U.S. retail gasoline demand fell 3.8 percent last week versus year ago levels, MasterCard Advisors reported, even as pump prices began to ease from record highs.
Growing demand from China and other emerging economies inspired a six-year rally that sent oil up sevenfold at its peak, with additional strength this year coming from investors buying oil as a hedge against the weak dollar and inflation. (Watch the accompanying video to see why economists are telling investors to buy oil...)
The gloomy demand picture outweighed concerns about supply disruptions caused by the conflict between Georgia and Russia.
Russian President Dmitry Medvedev ordered a halt to military operations in Georgia on Tuesday but Tbilisi cast doubt on the announcement, saying Moscow was still bombing towns and villages.
BP said Tuesday it shut down the 90,000-barrel-a-day oil pipeline running from its Caspian Sea fields through Georgia but neither pipeline had been damaged by recent fighting, the company said.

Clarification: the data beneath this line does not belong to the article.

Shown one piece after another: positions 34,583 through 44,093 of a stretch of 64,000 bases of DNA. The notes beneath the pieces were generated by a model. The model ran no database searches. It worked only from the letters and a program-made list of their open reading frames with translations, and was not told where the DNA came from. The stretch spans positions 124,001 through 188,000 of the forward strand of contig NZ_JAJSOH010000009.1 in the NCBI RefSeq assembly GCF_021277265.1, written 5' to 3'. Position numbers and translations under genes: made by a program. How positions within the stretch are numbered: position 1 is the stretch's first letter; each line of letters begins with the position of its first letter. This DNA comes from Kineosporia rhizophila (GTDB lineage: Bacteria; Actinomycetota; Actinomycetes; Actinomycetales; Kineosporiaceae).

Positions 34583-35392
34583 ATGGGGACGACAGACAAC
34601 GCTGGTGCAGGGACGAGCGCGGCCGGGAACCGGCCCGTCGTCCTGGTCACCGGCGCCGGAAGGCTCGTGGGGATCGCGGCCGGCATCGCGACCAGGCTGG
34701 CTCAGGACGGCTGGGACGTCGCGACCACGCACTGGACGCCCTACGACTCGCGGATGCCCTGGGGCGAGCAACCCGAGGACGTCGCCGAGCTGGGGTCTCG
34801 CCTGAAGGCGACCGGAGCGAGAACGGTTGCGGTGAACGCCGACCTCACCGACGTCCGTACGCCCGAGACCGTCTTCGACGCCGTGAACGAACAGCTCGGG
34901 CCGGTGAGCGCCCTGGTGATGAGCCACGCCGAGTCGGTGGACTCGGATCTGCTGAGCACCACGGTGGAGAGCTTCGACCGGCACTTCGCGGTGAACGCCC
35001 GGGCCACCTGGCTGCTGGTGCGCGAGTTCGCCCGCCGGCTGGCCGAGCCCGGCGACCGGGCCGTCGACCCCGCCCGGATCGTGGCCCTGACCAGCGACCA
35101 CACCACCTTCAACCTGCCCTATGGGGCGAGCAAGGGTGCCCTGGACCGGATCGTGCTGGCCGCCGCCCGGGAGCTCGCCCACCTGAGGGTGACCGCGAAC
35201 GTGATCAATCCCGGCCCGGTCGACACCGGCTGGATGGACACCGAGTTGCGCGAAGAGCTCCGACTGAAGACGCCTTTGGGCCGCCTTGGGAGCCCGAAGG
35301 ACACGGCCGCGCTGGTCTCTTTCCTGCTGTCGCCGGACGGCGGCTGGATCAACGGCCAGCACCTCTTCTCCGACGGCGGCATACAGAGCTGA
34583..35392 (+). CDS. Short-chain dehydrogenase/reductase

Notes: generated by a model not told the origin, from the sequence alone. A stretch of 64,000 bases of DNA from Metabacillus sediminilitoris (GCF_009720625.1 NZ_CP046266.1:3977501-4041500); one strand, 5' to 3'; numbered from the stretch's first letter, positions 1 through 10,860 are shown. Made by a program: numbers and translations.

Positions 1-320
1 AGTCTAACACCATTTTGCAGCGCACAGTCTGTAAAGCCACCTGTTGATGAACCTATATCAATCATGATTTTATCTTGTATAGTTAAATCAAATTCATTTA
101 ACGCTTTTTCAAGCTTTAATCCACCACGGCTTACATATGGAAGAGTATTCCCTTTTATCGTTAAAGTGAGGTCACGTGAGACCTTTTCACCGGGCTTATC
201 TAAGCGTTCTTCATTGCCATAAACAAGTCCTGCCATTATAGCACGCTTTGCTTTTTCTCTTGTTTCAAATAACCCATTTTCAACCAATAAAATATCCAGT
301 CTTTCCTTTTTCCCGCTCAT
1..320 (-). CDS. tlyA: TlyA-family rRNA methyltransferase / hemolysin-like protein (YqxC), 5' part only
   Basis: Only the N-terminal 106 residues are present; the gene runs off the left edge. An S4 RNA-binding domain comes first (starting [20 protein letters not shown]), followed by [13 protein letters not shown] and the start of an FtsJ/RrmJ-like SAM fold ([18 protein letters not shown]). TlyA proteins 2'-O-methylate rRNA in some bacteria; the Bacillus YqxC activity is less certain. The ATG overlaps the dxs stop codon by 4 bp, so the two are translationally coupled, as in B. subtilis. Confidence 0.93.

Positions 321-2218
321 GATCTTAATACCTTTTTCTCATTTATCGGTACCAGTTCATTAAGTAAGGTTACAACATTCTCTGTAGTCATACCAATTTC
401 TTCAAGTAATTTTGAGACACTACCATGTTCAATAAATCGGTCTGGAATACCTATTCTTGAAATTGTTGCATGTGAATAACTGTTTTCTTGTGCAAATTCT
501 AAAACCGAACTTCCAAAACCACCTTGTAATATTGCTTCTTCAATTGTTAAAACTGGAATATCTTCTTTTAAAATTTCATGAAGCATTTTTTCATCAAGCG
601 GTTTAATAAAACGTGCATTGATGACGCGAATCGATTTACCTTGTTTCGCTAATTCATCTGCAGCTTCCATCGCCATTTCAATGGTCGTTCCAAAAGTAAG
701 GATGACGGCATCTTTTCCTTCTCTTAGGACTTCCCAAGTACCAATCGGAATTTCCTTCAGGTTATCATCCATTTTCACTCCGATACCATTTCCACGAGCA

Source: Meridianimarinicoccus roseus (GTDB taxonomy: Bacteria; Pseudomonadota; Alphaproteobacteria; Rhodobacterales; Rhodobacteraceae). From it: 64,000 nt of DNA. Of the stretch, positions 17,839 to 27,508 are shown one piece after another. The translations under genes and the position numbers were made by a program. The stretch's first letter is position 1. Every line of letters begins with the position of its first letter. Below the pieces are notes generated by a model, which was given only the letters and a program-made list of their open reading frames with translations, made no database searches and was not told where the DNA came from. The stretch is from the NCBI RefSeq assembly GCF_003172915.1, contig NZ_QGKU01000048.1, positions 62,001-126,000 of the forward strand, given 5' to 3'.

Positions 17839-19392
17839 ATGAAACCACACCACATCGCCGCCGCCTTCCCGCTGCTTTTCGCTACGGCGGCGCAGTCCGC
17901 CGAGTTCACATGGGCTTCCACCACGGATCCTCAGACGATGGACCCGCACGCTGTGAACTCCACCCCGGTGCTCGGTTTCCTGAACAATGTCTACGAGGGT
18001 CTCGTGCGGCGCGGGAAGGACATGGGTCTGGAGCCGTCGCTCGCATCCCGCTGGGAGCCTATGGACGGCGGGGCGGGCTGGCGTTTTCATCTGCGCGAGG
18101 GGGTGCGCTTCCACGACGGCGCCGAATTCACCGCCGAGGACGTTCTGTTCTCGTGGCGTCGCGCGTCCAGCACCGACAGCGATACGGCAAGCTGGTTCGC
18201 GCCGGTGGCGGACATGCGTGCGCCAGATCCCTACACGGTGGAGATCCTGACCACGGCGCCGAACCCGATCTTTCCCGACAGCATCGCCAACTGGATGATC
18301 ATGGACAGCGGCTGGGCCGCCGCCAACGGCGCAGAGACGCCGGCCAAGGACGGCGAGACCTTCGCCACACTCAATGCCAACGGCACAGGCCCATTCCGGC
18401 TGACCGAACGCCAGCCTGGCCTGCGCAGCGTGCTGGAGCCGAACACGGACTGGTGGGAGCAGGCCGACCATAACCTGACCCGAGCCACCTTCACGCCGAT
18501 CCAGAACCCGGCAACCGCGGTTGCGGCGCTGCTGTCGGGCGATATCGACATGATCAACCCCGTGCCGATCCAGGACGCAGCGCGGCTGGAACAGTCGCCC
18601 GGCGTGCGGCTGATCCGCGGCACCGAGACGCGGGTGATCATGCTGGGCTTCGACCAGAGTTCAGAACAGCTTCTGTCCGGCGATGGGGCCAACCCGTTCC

A third BP pipeline that runs through Georgia, the 850,000-barrel-per-day Baku-Tblisi-Ceyhan oil pipeline, was shut last week following an explosion in Turkey.
Iran's OPEC governor Muhammad Ali Khatibi said OPEC should trim its oil output if demand continues to fall in slowing industrialised economies.
The producer group next meets in September to decide on output policy.
A Reuters poll of analysts ahead of weekly U.S. inventory data due out on Wednesday forecast crude stocks fell by 200,000 barrel last week, gasoline stocks fell by 2.1 million barrels, and a 1.9 million barrel build in distillates.